Table VII: Effect of preservative-containing solutions and Biopharm tubing on the bubble point. (IMAGE IS COURTESY OF MERCK & CO.)

Brian K. Meyer* is a research fellow, and Diego Vargas is a senior engineer, both at Merck & Co., 770 Sumneytown Pike, West Point, PA 19486, tel. 215.652.3992, fax 215.652.5299,

*To whom all correspondence should be addressed.


1. M. Russell and T.H. Meltzer, "An Interpretation of the Pharmaceutical Industry Survey of Current Sterile Filtration Practices," PDA J. Pharm. Sci. Technol.52 (6), 337–339 (1998).

2. FDA, Guideline on Sterile Drug Products Produced by Aseptic Processing (Rockville, MD, 1987).

3. Parenteral Drug Association, "Technical Report No. 26: Sterilizing Filtration of Liquids," PDA J. Pharm. Sci. Technol.52 (S-1) (1998).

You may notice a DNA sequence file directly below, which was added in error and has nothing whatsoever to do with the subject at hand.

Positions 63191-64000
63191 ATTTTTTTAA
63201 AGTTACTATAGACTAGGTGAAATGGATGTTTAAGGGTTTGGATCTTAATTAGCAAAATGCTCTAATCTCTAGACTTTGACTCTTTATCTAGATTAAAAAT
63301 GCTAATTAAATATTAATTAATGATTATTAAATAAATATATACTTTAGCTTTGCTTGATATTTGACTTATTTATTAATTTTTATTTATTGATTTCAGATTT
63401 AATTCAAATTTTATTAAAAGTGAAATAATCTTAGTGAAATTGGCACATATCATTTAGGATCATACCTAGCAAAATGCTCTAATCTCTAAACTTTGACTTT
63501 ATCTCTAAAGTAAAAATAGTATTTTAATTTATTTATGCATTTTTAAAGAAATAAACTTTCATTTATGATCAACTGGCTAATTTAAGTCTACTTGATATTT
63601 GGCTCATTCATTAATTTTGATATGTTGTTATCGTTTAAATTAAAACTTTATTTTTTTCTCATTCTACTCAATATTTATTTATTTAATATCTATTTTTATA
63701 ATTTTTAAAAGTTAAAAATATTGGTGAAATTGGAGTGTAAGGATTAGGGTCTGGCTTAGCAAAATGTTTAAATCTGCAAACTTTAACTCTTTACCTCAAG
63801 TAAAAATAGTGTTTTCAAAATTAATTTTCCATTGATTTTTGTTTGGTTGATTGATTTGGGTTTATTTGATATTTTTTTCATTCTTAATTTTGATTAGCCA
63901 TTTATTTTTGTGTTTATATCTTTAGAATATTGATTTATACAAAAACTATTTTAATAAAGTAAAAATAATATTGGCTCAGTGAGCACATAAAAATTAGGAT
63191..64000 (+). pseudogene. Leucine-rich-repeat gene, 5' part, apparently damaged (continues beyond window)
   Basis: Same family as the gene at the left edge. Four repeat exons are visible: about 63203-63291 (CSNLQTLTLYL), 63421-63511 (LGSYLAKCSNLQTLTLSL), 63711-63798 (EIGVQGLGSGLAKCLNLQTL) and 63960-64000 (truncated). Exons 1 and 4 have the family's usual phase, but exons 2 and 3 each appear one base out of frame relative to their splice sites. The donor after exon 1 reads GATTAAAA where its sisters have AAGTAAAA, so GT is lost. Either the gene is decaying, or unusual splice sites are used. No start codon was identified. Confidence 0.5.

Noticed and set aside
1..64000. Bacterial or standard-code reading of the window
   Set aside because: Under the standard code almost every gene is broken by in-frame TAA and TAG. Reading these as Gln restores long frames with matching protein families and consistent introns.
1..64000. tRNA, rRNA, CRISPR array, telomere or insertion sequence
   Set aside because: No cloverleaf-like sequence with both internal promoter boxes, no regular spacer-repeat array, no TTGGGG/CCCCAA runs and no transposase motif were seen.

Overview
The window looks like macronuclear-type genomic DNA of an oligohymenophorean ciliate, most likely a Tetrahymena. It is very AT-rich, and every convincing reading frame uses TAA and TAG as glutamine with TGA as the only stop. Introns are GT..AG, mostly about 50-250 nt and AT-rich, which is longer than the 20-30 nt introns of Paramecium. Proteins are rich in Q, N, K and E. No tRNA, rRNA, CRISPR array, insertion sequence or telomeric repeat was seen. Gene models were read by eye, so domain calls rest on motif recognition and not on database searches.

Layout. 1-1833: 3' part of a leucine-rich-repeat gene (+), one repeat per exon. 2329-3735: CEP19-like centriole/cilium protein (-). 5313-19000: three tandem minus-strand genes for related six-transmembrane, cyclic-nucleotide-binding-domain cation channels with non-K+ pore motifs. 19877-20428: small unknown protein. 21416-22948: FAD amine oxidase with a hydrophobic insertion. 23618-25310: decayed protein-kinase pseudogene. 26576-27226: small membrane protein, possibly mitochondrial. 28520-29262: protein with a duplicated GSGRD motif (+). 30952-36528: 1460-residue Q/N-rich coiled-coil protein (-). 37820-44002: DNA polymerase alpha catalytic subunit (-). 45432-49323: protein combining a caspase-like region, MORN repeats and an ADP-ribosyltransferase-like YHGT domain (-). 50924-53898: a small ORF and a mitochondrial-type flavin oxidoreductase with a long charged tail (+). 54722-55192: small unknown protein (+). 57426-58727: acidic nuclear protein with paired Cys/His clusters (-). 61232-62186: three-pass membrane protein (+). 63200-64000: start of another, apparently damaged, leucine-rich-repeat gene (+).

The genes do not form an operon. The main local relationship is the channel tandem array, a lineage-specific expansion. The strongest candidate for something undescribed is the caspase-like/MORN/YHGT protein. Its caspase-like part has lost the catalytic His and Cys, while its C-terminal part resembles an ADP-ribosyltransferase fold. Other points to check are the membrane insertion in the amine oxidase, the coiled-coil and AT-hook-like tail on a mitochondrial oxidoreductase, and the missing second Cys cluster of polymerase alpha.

4. B.K. Meyer and D. Vargas, "Impact of Tubing Material on the Failure of Product-Specific Bubble Points of Sterilizing-Grade Filters," PDA J. Pharm. Sci. Technol.60 (4), 1–6 (2006).

5. B.K. Meyer et al., "Antimicrobial Preservative Use in Parenteral Products: Past and Present," J. Pharm. Sci.96 (12), 3155–3167 (2007).

6. T. Svitova et al., "Wetting Behavior of Silicone Oils on Solid Substrates Immersed in Aqueous Electrolyte Solutions," Langmuir18 (18), 6821–6829 (2002).

7. B.K. Meyer and D. Vargas, "Impact of Tubing Material on the Failure of Product-Specific Bubble Points of Sterilizing-Grade Filters," presented at the National PDA Conference, Colorado Springs, CO, April 2008.